14. Points, points and more points: Art Briles and Baylor. In the time it takes you to read this sentence, the Bears could have scored a touchdown. After winning its first Big 12 title last season, the nation’s highest-scoring team (52.4 points per game) will look to improve on its 11-2 mark. Quarterback Bryce Petty returns, as does running back Shock Linwood and wide receiver Antwan Goodley. With all that firepower, Baylor should continue to light up scoreboards as one of the most exciting teams in college football. -- MR
13. James Franklin’s impact at Penn State. Franklin redefined expectations during his three-year stay at Vanderbilt. Now, the Nittany Lions new coach has a chance to revitalize Happy Valley. The Langhorne, Pa., native has wasted no time making an impact: His 2015 recruiting class ranks second in the nation, according to Rivals.com. Better yet? Franklin inherits an ultra-talented quarterback in Christian Hackenberg and a trio of pass-catching tight ends in Jesse James, Kyle Carter and Adam Breneman. -- ZE
12. A new West Coast power: Jim Mora, Brett Hundley and UCLA. In the fall of 2012, USC was ranked No. 1 in the preseason AP Poll, while UCLA -- which was then entering Mora’s debut campaign -- was largely written off. What a difference two years makes. This summer the Trojans are adjusting to a new coaching staff, while the Bruins have the look of a legitimate national title threat. Two-way star Myles Jack is back. So is most of the offensive line. With the return of a Heisman hopeful (and campus enforcer) in Hundley, how high can UCLA climb? -- BG
11. Texas A&M’s life after Johnny Football. The last two seasons in College Station have been nothing short of sublime. Johnny Manziel, Mike Evans and one the most talented offensive lines in college football history helped the Aggies evolve from an overlooked SEC newcomer into a power. Now, coach Kevin Sumlin and company must start anew. Sophomore Kenny Hill and freshman Kyle Allen are competing for A&M’s starting quarterback spot, and one of them will have to take control of the offense before the opener at South Carolina on Aug. 28. Hill was arrested for public intoxication in March, but remember -- an offseason arrest didn’t prevent a former Aggies’ signal-caller from rising to national prominence. -- BG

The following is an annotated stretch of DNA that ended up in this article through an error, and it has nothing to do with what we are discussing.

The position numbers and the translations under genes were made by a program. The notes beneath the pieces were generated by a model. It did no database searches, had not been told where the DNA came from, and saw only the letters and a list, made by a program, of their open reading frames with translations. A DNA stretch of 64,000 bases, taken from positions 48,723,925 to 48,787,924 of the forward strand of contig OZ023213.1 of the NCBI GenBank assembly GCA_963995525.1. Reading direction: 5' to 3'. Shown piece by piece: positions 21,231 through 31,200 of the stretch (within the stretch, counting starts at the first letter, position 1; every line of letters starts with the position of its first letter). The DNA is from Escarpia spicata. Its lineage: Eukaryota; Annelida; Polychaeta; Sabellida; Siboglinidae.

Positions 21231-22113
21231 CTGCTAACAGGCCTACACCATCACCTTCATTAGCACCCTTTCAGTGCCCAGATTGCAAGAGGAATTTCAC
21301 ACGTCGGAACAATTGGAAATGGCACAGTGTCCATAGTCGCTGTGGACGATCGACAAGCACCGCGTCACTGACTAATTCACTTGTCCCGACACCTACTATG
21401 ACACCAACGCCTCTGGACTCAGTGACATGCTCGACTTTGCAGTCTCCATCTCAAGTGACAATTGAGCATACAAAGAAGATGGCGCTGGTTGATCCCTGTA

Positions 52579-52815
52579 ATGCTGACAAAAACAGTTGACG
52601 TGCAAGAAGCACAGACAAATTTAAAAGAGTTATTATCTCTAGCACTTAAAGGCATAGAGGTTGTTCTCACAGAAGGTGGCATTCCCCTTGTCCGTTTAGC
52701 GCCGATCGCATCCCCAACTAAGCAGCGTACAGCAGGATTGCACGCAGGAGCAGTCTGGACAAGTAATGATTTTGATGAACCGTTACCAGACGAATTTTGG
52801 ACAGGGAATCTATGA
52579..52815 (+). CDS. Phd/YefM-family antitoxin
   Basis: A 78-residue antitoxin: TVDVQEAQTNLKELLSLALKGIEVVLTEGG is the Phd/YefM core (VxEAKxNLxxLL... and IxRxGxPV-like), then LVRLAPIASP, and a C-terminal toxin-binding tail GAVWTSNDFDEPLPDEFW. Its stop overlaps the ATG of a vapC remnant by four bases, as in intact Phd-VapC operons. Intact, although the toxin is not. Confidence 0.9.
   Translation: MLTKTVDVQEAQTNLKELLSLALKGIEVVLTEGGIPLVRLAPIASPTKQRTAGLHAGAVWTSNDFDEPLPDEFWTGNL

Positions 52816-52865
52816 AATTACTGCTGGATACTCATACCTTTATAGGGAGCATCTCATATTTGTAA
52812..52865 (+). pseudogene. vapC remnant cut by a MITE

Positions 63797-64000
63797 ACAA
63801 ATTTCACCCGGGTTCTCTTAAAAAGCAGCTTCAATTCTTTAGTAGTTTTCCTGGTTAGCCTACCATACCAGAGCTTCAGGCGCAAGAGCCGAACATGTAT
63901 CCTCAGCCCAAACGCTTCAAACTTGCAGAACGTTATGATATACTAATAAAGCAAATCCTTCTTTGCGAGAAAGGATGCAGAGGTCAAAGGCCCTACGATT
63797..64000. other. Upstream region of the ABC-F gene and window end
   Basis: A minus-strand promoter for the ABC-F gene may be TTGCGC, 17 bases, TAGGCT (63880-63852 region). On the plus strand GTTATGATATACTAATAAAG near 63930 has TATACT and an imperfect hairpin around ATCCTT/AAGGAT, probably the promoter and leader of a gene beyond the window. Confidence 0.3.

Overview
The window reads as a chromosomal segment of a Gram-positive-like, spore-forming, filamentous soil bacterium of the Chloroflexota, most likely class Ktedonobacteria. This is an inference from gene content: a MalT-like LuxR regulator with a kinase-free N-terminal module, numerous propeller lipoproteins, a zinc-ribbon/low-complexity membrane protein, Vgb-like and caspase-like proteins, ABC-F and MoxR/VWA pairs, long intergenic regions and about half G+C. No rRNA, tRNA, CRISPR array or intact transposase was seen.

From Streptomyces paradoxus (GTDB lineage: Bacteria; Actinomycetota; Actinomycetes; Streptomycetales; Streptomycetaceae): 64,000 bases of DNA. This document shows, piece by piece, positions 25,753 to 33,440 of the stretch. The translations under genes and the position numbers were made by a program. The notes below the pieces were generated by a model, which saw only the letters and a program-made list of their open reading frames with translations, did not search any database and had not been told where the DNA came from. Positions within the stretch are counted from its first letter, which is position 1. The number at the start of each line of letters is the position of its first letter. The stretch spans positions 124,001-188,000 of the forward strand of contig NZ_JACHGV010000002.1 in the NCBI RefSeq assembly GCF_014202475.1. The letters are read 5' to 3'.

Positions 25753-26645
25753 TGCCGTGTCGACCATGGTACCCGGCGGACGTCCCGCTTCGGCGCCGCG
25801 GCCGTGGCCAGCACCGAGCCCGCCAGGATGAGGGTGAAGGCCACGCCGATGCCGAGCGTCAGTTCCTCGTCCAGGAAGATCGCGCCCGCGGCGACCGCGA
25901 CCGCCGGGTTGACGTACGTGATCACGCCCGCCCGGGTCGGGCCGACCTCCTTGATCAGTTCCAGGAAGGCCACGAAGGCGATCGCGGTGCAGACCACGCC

10. Oklahoma and the post-bowl bump. It's best not to draw too many conclusions based on one bowl game. Take West Virginia entering the 2012 campaign, for example. Still, it's hard for the Sooners to temper expectations after Trevor Knight carved up Alabama’s vaunted defense in the Sugar Bowl. Oklahoma’s defense should be solid behind linebacker Eric Striker. So, which Knight will show up? The star-in-the-making or the inconsistent passer who lost his starting job for portions of last season? -- CB
9. Will Muschamp’s last chance in Gainesville (From friend of the blog and EDSBS writer Ryan Nanni). There's a park I walk by on weekends with a baseball diamond in it. Sometimes, I'll slow down to watch a bit of a game, and I often see one or two kids who can't do anything right. Batting, fielding, throwing -- it's all awkward and frustrating, even if they're giving 110 percent. I hope their parents tell those kids it's OK. They can be good at so many other things. Art. Science. Foreign language. They can leave Little League behind and still be successful. That's how I feel about Muschamp. -- Ryan Nanni (or the artist formerly known as Celebrity Hot Tub)
8. Everett Golson, back on campus. The last time Golson was Notre Dame’s quarterback, the Fighting Irish completed an unbeaten regular season and earned a trip to the BCS title game. However, he missed all of last year for cheating on a test, and it remains unclear how he’ll perform in his return to the field. Running back Greg Bryant should take some pressure off the passing game, and cornerback KeiVarae Russell headlines a fortified secondary. But given major losses on the defensive line (Stephon Tuitt and Louis Nix III), the Irish will need Golson to come back better than ever. -- CB